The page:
I've sat through a fair number of web conferences lately. And I'm sorry to say, most of them made me wish that I had spent my time doing something more fun or interesting--like slowly pulling off that hangnail that's been bothering me.

This is not a slight on the presenters--their information was great. And I realize that not everyone is a skilled public speaker. Some lack experience doing this sort of thing, or may have had a limited time to prepare.

Which brings me to my point:

The webinar makes all of these things worse. Times a million.

Have you ever heard the phrase "death by PowerPoint"? Simply put, this refers to the problem many presenters have of forgetting about good speaking technique, and choosing instead to give a presentation by reading 30 slides out loud.

In other words, a webinar.

Sure, most speakers flesh it out a bit ... but does that really help? How much of your webinar do you think I'll remember next month? Next week? Tomorrow?

Not much. The researchers at Rexi Media, a company that specializes in presentation training, say audiences will forget 90 percent of what you present--within two days. That's right; that leaves only a few main points from your 45-minute webinar.

If you want to find those points again a week later, how do you do it? I'll tell you how--by spending another 30 minutes searching through the recording for the only three points you care about.

Then there are those dreaded "word whiskers." Word whiskers are those small "words" that people use when they're searching for an expression or out of nervousness: Umm, eh, ur, ah... We all use them, and they may creep into even the best presentations.

But in a webinar, we don't have anything else to focus on. We can't see you; we can see only your slides (one of which we've been staring at for the last 10 minutes). So those annoying expressions are all we have to focus on ... along with the thought of jumping out the window.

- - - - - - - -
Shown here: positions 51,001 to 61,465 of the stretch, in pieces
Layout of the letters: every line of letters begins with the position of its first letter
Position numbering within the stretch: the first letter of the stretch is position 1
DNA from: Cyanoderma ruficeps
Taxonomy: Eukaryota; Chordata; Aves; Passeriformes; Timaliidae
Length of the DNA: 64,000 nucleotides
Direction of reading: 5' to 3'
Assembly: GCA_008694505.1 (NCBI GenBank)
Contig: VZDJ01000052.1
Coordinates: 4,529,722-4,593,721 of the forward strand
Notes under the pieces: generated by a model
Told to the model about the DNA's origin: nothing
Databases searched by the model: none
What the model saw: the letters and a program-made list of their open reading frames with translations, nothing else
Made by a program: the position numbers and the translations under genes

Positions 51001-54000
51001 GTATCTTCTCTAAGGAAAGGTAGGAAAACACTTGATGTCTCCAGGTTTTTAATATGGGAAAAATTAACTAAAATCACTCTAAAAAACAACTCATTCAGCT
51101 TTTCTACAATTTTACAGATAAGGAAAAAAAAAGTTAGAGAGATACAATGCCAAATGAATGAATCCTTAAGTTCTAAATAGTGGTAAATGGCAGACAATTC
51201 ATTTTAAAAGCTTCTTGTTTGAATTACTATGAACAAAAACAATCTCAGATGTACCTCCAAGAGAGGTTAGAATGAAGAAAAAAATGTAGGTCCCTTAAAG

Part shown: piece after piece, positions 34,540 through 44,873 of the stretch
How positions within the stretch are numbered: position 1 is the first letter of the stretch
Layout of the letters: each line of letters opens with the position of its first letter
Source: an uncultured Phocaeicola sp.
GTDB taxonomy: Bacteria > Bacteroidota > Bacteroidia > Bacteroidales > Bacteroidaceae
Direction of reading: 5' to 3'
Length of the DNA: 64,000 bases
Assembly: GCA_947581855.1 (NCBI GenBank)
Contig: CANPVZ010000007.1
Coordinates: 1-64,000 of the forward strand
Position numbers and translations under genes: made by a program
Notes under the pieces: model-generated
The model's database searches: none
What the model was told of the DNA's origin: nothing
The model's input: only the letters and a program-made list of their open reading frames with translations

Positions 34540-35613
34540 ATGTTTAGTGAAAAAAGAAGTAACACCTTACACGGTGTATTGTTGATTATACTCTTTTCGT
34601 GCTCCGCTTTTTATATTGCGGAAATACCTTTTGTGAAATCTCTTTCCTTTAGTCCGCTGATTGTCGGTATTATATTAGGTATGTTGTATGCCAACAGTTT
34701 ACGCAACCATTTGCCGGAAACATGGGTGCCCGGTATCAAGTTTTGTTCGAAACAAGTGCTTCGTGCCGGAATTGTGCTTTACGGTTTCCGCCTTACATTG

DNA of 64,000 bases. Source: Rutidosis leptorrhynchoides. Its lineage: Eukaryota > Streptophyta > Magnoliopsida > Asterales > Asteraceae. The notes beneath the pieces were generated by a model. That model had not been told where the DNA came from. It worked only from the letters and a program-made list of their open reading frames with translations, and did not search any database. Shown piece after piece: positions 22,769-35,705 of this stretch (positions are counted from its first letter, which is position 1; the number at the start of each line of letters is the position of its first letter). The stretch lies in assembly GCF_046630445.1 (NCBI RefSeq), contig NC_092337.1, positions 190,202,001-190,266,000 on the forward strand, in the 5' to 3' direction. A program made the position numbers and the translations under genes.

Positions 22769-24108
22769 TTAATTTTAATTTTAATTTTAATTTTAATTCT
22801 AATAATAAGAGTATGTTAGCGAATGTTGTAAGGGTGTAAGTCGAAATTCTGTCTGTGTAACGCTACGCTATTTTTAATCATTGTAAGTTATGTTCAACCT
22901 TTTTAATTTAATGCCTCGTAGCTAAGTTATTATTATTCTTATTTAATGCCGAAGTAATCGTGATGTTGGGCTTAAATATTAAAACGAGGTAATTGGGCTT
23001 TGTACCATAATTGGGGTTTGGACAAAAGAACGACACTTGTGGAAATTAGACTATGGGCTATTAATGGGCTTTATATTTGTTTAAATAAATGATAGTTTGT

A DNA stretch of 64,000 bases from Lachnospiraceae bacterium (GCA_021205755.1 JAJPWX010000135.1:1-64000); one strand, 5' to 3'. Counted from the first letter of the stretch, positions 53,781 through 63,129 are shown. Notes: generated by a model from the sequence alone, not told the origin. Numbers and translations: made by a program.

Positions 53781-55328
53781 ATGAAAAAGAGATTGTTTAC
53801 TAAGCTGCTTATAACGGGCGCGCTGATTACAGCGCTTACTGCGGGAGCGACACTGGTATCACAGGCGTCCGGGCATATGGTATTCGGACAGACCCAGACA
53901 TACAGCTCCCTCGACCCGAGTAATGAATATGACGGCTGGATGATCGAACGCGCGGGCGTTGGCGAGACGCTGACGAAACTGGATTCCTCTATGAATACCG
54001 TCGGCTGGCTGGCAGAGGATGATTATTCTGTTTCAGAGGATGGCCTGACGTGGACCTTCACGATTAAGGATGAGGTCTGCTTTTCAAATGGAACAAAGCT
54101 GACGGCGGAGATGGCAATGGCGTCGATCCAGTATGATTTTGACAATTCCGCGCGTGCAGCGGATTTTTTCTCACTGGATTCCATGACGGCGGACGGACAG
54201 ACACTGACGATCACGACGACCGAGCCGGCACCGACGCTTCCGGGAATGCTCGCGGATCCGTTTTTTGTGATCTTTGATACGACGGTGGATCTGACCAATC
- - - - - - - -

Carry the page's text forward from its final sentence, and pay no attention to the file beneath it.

How about the distractions of the live audience? Granted, this problem exists with any recorded presentation. But again, in more traditional presentations we are focused on you as the speaker, so we can be a little more forgiving. The webinar is a little different...

Here's a real quote from a recent webinar I attended:

"Sorry, I ... yeah, there we go. Yup...

(Another voice from the background) "Can you ask the audience to put their phone on mute?"

"Yeah, sure. So if someone is not on mute, can, um, can everyone just check that, um, that their phone is on mute ... cuz it's making a bit of a ruckus in the background..."

(Full disclosure: I believe I might have been the "ruckus." Well, actually, my 2-week-old daughter was the real culprit. Sorry about that.)

See what I mean?

So, if not a webinar, what's the alternative?

How about a Slideshare? It saves me a lot of time, I still get to see the wonderful slides you created, and you save time, too--because you don't have to read them to me. Want to include some additional points? Great--add some accompanying notes. What about questions from the audience? That's what the comments section is for.

Or, you can stick with the traditional presentation, with a mix between a focus on the speaker and intermittent slides. (Who doesn't love a great TED talk?) A good presentation can be an effective way to teach, build your brand, and relate to and inspire your audience.

But the webinar is a bit like Old Yeller--it's diseased and it's become dangerous. It can actually damage your brand, or send your audience looking somewhere else ... or at the very least, waste time that could be used more effectively.

And we all know what happened to Old Yeller.

Yes, the time has come. You know what we've gotta do.

So--who's with me?

If you feel the same as I do about webinars, leave a comment in the section below. Or better yet, share this article with everyone you think can help us put the webinar out of its misery.